Coffee History Part I: African Origins
The coffee tree is indigenous to the Kaffa region in Ethiopia, though other species of the coffee plant have also been discovered growing wild in other regions of Africa. In Ethiopia coffee beans were not brewed as a drink, but were consumed in their intact form. Monks ate these beans in order to stay awake during prayers.
Coffee beans were originally exported from Ethiopia by traders that brought coffee back to their homeland in Yemen, where they began to cultivate the bean. The earliest mention of coffee can be found in the works of the 9th century CE physician Razi, but definite information on the preparation of coffee as a beverage dates from several centuries later.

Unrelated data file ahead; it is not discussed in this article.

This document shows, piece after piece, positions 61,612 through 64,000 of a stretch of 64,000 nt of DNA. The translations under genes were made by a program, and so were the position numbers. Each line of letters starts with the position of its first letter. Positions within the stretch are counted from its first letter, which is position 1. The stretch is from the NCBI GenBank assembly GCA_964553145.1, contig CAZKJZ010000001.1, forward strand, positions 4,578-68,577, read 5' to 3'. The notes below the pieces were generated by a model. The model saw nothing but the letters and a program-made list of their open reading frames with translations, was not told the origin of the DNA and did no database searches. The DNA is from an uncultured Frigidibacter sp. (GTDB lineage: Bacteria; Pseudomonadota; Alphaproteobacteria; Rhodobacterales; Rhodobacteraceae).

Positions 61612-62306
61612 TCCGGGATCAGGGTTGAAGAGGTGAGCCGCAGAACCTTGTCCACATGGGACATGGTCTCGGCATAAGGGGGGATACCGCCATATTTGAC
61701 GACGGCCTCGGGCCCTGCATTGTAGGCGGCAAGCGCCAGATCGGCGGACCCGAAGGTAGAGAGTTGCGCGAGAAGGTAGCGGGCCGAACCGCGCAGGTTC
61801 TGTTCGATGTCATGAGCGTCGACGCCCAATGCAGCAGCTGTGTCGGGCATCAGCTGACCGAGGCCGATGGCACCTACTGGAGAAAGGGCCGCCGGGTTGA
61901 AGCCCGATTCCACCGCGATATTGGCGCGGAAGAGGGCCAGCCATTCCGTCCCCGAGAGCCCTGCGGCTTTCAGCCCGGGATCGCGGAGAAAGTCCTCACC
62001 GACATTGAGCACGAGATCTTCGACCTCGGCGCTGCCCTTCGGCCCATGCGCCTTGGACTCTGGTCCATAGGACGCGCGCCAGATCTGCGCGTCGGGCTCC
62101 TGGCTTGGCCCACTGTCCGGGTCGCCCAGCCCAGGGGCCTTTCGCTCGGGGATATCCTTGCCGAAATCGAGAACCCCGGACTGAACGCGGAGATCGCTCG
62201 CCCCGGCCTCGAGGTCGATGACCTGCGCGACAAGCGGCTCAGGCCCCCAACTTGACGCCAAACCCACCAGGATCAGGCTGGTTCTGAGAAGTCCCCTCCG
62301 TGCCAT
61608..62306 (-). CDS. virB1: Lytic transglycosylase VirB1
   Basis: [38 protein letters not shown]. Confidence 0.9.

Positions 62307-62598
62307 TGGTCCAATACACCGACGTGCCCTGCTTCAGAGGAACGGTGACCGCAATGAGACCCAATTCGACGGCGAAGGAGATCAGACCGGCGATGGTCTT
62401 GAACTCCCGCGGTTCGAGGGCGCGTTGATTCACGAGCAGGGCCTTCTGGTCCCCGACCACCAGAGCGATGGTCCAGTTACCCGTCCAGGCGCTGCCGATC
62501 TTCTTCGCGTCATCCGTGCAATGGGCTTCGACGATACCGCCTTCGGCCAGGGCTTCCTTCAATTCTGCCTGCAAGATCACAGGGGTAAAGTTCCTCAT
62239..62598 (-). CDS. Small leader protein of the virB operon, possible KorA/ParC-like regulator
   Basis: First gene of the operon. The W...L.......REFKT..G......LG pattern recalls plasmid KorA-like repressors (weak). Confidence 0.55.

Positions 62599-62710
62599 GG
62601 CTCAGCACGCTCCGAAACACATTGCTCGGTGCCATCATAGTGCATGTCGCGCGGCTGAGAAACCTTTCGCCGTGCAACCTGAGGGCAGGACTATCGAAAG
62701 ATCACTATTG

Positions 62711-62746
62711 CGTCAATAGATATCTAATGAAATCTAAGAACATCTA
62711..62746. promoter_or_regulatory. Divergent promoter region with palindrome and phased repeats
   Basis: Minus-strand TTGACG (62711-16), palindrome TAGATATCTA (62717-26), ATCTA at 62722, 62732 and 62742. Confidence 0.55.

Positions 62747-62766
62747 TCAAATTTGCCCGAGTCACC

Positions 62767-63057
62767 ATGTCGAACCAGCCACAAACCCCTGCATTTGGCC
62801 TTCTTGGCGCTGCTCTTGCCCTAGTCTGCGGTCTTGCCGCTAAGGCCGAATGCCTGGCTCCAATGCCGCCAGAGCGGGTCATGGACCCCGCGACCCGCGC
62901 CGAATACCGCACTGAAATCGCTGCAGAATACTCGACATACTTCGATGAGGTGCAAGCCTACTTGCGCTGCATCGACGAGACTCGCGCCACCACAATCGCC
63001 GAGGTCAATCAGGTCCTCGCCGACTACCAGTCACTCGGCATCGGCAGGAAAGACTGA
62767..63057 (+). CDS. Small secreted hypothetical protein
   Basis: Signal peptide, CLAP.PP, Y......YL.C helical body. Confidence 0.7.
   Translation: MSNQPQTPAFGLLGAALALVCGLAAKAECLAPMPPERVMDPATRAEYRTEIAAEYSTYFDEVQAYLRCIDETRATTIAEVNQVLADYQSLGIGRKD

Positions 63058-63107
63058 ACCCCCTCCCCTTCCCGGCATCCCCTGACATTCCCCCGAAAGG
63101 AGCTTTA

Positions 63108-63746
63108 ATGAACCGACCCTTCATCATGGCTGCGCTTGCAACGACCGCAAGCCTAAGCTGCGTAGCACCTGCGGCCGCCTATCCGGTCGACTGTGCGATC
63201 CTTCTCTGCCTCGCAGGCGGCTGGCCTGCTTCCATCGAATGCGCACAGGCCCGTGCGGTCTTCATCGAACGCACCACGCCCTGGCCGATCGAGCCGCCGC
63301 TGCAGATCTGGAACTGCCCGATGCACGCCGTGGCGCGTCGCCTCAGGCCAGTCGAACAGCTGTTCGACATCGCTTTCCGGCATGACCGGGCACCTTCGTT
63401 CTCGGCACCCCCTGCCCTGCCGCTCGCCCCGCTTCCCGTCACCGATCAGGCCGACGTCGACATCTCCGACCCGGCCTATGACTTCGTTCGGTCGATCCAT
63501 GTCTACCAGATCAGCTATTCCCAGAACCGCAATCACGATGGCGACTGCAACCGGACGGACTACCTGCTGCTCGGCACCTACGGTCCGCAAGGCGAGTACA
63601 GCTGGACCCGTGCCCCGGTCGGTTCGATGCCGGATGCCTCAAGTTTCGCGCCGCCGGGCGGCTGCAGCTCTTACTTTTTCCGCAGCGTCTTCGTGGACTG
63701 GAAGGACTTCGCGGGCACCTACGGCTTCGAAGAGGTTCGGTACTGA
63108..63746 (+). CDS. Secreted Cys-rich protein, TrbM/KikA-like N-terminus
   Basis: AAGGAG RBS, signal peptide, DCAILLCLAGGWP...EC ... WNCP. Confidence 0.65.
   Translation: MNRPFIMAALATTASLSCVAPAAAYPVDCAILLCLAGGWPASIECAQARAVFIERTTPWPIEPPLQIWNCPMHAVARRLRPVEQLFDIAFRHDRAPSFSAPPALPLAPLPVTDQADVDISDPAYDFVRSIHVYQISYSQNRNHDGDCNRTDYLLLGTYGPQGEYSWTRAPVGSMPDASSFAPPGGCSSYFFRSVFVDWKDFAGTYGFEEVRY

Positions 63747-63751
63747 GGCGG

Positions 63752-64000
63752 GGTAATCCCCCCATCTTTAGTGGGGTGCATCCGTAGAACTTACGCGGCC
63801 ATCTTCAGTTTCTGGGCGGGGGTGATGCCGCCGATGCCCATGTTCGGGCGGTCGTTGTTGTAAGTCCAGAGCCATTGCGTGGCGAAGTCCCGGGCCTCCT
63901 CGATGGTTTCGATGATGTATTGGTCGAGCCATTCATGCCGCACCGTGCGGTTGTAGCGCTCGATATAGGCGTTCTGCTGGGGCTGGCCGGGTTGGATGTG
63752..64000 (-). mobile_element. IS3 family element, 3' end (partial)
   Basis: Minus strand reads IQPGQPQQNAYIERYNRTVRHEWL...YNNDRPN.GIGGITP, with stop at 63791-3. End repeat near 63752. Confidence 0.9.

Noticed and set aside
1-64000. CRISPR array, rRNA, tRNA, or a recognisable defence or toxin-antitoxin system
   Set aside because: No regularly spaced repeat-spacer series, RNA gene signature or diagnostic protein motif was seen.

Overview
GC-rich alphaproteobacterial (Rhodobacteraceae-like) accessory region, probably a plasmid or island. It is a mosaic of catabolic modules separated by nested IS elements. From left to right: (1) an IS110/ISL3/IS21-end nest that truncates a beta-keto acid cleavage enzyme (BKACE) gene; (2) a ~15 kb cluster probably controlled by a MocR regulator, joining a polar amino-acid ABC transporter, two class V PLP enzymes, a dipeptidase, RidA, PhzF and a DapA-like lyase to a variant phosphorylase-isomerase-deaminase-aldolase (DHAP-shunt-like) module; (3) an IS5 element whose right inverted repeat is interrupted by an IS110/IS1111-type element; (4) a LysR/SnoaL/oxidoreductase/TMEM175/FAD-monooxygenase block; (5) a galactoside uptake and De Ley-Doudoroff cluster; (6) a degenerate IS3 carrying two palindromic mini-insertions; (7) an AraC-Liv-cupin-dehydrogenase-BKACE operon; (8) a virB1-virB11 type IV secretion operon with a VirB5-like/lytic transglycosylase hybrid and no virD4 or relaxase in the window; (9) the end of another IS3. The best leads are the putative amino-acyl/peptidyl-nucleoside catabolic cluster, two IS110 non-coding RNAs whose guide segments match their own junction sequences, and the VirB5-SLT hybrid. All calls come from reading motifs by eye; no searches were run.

Coffee was extremely popular with Sufis looking to stave off sleep. Consumption of coffee was outlawed in Mecca in 1511, and in Cairo in 1532, but these decrees were later rescinded due to the drinks popularity. In 1554, the 1st coffeehouse in Istanbul opened, setting the stage for it eventual spread throughout the known world.